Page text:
WSU Extension


Annual bluegrass 
Bentgrass, creeping 
Birdfoot Trefoil 
Bittercress (Shotweed, Hairy bittercress) 
Bittersweet nightshade (European bittersweet) 
Black medic 
Blackberry (Himalayan, Evergreen, Pacific) 
Blue mustard (Purple mustard, Tenella mustard) 
Brackenfern, western 
Bull thistle 
Buttercup, creeping 
Butterfly bush 
Canada thistle 
Catchweed bedstraw (Cleavers) 
Catsear, common (False dandelion) 
Chickweed, common and mouseear 
Creeping Jenny 
Dock (Curly, Broadleaf) 
Downy brome (Cheatgrass, Downy chess) 
Dwarf mistletoes 
English daisy (Lawn daisy) 
English ivy 
Field bindweed (Wild morningglory) 
Field pennycress (Fanweed) 
Foxtail (Green, Yellow, Bristly) 
Garden loosestrife 
Giant hogweed 
Ground ivy 
Groundsel, common 
Hedge bindweed 
Herb Robert (Robert geranium, stinky Bob) 
Horsetails (Scouringrush) 
Horseweed (Marestail) 
Knotweeds (Bohemian, Giant, Japanese, Himalayan) 
Lambsquarters, common 
Lesser celandine 
Mallow, common (Cheeseweed, Buttonweed) 
Oxalis (Creeping woodsorrel) 
Parrotfeather and Eurasian watermilfoil 
Plantain (Broadleaf, Buckhorn) 
Poison hemlock 
Poison ivy and Poison oak 
Prickly lettuce (China lettuce) 
Prostrate knotweed 
Puncturevine (Tackweed, Goathead) 
Purple deadnettle (Red deadnettle) 
Purple loosestrife (Purple lythrum) 
Purslane, common 
Red sorrel (Sheep sorrel) 
Redroot pigweed (Rough pigweed) 
Redstem filaree (Stork's bill, Crane's bill) 
Reed canarygrass 
Russian thistle (Tumbleweed) 
Ryegrass, annual (Italian ryegrass) 
Salsify (Goatsbeard) 
Scotch broom 
Sowthistle, annual and perennial 
Spurges (Prostrate spurges) 
St. Johnswort, common (Goatweed, Klamathweed) 
Stinging nettle 
Tansy ragwort 
Tumblemustard (Jim Hill mustard) 
Velvetgrass (Common velvetgrass) 
Water primrose 
Waterhemlock, western 
Wild carrot (Queen Anne's lace) 
Yellow nutsedge 

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Caption: Common mallow flower and fruit
Photo by: R. Parker
Weeds : Mallow, common (Cheeseweed, Buttonweed) : Malva neglecta
(revision date: 4/7/2021)

Family: Malvaceae
Cycle: Various
Plant Type: Broadleaf

Use Integrated Pest Management (IPM) for successful weed management.

Common mallow can be an annual, winter annual, or biennial plant. The plants are spreading from a deep root, with branches reaching from a few inches to almost two feet long. Leaves are alternate on the stems and have long, slender petioles. The leaves are nearly circular in outline, with a deeply-notched base and five to seven rounded lobes. They are palmately veined, with the veins originating at the petiole and radiating outward. The flowers are borne either singly or in clusters in the leaf axils. Each blossom has five white or pinkish petals with notched tips. The petals are about twice the length of the sepals (the green, leaflike structures which enclose the bud). Seeds are borne in smooth, round, flattened, button-like fruits which break into single-seeded segments at maturity. A related species, little mallow (Malva parviflora), is similar, but the flower petals are shorter and the fruit is wrinkled instead of smooth.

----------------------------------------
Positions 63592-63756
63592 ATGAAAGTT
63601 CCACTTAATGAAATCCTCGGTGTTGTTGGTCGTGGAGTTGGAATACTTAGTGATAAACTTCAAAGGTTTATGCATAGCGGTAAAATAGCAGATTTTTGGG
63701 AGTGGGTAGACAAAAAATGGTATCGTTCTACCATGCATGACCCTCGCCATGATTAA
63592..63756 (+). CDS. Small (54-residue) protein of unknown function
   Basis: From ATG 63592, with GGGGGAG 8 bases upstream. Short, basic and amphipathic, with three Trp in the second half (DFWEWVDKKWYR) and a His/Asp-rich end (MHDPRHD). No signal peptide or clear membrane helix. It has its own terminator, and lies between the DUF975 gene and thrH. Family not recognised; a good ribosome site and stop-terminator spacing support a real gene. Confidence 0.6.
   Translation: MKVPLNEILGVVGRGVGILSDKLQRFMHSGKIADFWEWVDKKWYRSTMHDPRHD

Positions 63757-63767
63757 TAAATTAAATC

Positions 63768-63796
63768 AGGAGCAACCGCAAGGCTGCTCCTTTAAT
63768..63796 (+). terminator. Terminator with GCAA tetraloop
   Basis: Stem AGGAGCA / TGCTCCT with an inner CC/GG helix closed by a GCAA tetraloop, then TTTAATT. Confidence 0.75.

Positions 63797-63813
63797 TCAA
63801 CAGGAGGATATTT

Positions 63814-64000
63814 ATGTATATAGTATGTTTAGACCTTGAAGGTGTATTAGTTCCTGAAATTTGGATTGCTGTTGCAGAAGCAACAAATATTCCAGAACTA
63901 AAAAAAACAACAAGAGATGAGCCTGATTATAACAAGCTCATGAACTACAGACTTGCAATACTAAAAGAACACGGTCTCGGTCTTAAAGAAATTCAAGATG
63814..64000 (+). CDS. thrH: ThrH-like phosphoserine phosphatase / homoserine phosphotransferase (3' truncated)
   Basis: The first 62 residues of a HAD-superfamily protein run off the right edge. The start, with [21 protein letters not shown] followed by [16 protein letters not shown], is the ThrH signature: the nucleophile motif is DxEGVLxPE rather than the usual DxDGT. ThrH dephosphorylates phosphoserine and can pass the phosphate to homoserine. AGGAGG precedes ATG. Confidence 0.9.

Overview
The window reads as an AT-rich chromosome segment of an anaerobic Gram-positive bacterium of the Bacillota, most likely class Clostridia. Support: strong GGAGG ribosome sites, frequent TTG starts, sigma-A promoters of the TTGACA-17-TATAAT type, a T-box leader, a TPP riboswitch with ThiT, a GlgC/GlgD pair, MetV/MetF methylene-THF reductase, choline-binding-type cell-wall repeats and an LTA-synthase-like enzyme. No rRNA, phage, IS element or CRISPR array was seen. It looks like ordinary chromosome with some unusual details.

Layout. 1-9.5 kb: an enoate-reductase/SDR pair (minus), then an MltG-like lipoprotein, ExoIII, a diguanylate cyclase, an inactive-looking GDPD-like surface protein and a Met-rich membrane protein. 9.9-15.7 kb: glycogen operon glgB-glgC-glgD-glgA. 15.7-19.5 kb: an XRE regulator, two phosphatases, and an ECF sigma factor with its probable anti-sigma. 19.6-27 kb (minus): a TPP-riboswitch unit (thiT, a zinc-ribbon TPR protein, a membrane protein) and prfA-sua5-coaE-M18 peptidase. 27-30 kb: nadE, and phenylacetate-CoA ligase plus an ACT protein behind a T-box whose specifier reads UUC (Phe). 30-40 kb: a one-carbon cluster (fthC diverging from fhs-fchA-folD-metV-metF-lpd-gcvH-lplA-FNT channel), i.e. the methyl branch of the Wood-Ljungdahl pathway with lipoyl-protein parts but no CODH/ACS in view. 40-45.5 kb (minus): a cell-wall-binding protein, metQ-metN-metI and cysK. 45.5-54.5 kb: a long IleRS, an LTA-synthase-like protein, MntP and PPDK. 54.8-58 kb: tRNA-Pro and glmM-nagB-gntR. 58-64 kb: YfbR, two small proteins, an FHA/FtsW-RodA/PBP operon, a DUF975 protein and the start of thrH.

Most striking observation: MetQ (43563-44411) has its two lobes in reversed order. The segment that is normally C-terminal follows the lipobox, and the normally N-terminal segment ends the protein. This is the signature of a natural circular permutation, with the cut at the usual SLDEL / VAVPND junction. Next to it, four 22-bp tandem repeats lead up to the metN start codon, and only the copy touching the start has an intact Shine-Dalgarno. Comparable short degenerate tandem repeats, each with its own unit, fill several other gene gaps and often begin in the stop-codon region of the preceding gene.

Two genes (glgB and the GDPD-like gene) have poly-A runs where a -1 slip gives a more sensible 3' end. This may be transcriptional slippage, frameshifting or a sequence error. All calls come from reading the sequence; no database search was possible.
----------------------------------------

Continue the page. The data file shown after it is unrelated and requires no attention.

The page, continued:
Common mallow is a weed of waste places, gardens, and cultivated areas. It is occasionally a problem in new lawns.

Management Options

Non-Chemical Management
  • Cultivation (rototilling or hoeing) will effectively eliminate plants.
  • Careful digging is useful to manage weed populations. However, digging can carry undesirable weed seed to the surface and foster further germination.
Select non-chemical management options as your first choice!

Chemical Management

Apply according to label directions. Glyphosate products should be applied as spot treatments only! NOTE: Some ingredients listed here are only available in combination. Read the label carefully on combination products to make sure the product is suitable for your specific situation.

Landscape areas
  • glyphosate
  • products containing triclopyr
Turf areas
  • triclopyr
  • 2,4-D + MCPP + dicamba
Bare ground areas
  • glyphosate
  • triclopyr

+ Show larger images

Caption: Common mallow flower and fruit
Photo by: R. Parker
Caption: Common mallow leaf
Photo by: D.G. Swan
Caption: Common mallow flower
Photo by: R. Parker
Caption: Line drawing of common mallow
Photo by: Ciba Geigy
Caption: Mallow flower
Photo by: T.W. Miller
Caption: Mallow fruit exposed
Photo by: T.W. Miller
Caption: Mallow fruit in calyx
Photo by: T.W. Miller
Caption: Mallow leaves
Photo by: T.W. Miller